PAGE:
|Predicting SNAP Participation in Older Adults: Do Age Categorizations Matter?
|Year of Publication
|Geiger, JR, Wilks, SE, Livermore, MM
|Demographics, Health Conditions and Status, Income, Public Policy
Prior, Supplemental Nutrition Assistance Program (SNAP) research reveals limited age cohort analyses that may not accurately reflect nuanced age differences in SNAP participation. The purpose of this study was to add depth to older age analysis and SNAP participation via four models of age categorizations. This secondary data analysis used a sample of 10,116 older adults from the 2010 Health and Retirement Study. Controlling for demographic, socioeconomic, and physical factors, logistic regression tested four age categorization models: Third-Age and Fourth-Age groupings; young-old, middle-old, and oldest old groupings; generic decade cohorts; and continuous age. Hypotheses for each model predicted older age as negative to SNAP participation. Significant predictors of SNAP participation included female gender, nonwhite non-Hispanic and Hispanic ethnicities, lower household income, inadequate food budget, and difficulty in self-dressing. Odds ratios confirmed age as a negative factor to SNAP participation. Addition of age categorizations into each model yielded nominal, effect size change. Yet, addition of age into the models changed the relationship between control variables and SNAP receipt, namely gender and Hispanic ethnicity. While age categorizations offered marginal effect predicting SNAP participation, difficulty dressing most strongly predicted increased participation across all models. This finding is relevant, as standard SNAP participation models for younger individuals rely heavily on socioeconomic indicators. Results suggest future research modeling SNAP participation in older individuals that emphasizes physical/medical issues.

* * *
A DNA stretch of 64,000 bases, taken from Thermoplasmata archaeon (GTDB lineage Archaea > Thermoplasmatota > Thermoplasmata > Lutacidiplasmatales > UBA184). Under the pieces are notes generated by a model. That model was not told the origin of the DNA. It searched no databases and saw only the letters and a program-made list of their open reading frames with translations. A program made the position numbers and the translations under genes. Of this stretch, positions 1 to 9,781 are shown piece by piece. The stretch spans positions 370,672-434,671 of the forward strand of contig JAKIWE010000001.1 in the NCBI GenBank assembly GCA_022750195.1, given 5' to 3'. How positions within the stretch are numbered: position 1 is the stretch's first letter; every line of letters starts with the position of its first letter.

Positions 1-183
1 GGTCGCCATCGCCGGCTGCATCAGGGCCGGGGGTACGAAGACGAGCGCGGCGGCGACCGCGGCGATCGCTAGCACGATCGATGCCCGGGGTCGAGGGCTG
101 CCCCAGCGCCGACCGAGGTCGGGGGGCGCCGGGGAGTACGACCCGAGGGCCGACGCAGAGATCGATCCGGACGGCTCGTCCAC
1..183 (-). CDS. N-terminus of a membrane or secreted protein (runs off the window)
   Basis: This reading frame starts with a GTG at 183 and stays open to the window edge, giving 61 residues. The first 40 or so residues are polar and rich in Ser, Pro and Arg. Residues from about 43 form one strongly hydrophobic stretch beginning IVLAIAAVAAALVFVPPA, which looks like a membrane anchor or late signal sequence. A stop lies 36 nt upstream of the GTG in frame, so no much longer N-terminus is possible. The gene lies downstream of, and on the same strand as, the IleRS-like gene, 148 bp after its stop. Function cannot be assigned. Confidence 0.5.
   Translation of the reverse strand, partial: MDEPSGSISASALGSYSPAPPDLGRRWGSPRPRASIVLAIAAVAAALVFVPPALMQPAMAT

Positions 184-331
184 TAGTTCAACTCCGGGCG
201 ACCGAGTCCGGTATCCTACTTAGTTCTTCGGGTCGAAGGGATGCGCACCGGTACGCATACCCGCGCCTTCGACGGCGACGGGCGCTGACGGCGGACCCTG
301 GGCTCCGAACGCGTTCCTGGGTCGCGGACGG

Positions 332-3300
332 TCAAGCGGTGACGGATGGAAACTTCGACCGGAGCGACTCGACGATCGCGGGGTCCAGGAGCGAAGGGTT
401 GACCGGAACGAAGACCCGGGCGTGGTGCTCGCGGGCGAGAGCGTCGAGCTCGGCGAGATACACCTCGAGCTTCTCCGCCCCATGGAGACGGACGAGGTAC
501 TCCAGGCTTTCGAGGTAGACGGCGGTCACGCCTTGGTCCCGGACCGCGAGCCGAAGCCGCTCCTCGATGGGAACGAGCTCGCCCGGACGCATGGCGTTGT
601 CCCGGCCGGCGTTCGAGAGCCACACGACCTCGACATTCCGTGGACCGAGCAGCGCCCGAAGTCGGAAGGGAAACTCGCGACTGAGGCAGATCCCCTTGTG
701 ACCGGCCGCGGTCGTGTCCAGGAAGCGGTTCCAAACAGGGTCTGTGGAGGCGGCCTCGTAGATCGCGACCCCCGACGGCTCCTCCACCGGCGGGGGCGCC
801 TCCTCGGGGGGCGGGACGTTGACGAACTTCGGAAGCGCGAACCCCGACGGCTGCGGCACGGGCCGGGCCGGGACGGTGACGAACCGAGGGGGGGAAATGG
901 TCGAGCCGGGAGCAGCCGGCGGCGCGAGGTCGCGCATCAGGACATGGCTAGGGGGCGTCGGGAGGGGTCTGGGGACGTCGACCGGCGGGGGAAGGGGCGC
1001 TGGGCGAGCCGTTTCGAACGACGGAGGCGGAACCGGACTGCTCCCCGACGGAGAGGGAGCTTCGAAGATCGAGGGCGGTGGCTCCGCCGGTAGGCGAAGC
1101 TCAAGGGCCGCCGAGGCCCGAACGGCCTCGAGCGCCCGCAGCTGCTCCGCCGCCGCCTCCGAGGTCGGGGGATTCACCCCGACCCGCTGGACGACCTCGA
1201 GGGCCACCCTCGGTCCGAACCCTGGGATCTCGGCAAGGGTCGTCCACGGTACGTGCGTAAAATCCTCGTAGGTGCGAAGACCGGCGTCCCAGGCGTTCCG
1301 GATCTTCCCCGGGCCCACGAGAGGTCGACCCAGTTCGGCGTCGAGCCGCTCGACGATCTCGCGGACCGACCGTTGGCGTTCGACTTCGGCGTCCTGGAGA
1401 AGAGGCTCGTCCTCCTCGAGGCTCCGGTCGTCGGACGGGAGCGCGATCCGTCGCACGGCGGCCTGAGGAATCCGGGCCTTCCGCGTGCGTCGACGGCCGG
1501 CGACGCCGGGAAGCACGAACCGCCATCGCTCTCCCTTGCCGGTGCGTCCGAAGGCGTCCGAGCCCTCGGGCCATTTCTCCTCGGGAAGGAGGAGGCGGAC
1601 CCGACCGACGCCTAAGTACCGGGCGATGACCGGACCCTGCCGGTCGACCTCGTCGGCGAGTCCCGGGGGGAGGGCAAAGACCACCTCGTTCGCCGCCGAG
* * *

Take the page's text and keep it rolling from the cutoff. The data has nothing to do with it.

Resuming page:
Aging/elderly/food stamps/older adults/poverty/welfare